You can help the process of moving the food along by lightly massaging the crop. You should start at the top near the esophagus and work your way down the breast of the bird. Some say that feeding your chicken certain foods, like yogurt and garlic, can help to bring some balance back into the gut bacteria, so that might be worth trying, too.

One other extreme tactic to try is to turn your chicken upside down to get any excess liquid out. This move should only be attempted if your chicken is gurgling a lot and it sounds like it has a copious amount of liquid built up in their crop. It’s important that you do not hold the chicken upside down for longer than 15-20 seconds at a time as this can lead to aspiration and even death.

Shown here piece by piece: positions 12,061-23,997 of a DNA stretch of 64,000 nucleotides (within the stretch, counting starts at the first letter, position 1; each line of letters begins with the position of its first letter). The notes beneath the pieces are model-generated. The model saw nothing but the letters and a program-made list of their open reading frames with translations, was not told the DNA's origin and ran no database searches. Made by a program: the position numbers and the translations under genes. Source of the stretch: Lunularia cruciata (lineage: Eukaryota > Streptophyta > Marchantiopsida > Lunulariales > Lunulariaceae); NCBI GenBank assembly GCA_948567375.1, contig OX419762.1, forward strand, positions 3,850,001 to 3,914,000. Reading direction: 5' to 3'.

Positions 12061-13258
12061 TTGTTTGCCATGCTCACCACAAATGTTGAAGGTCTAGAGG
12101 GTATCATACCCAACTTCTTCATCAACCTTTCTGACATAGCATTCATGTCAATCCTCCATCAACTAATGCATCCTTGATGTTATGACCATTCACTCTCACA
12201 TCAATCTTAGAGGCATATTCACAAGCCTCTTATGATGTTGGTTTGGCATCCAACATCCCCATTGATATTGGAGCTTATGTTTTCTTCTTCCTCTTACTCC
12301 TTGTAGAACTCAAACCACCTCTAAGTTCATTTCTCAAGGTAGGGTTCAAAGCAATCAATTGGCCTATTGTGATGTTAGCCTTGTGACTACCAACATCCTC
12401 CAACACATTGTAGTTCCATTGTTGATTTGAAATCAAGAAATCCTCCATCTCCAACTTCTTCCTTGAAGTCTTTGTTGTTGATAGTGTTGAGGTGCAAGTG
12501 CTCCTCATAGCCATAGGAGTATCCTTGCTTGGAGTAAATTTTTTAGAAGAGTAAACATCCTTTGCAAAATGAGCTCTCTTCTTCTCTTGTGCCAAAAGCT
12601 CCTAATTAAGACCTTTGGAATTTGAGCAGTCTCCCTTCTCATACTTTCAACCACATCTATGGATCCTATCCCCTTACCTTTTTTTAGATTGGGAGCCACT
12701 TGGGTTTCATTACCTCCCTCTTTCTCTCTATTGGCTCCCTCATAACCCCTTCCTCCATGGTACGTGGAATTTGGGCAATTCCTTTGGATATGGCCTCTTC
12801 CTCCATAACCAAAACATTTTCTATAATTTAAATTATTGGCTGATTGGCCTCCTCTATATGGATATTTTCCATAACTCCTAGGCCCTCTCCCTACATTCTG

Diagnosing Impacted Crop

An impacted crop, which is one of the most common issues that a chicken owner will run into, typically occurs when a chicken has eaten too much fibrous food. This includes items like long grass or wood chips. It may also occur when it eats something that is not intended to be eaten, like a small piece of plastic or string, which is not easily digestible.

You can distinguish an impaction of the crop has occurred if the crop feels hard to the touch and looks full. It may feel like there’s a little ball in its breast area. If an impacted crop is left alone, and the bird is unable to relieve itself of it naturally, it can be lethal as it may turn whatever food or item is in the crop into a toxic mess.

Treating Impacted Crop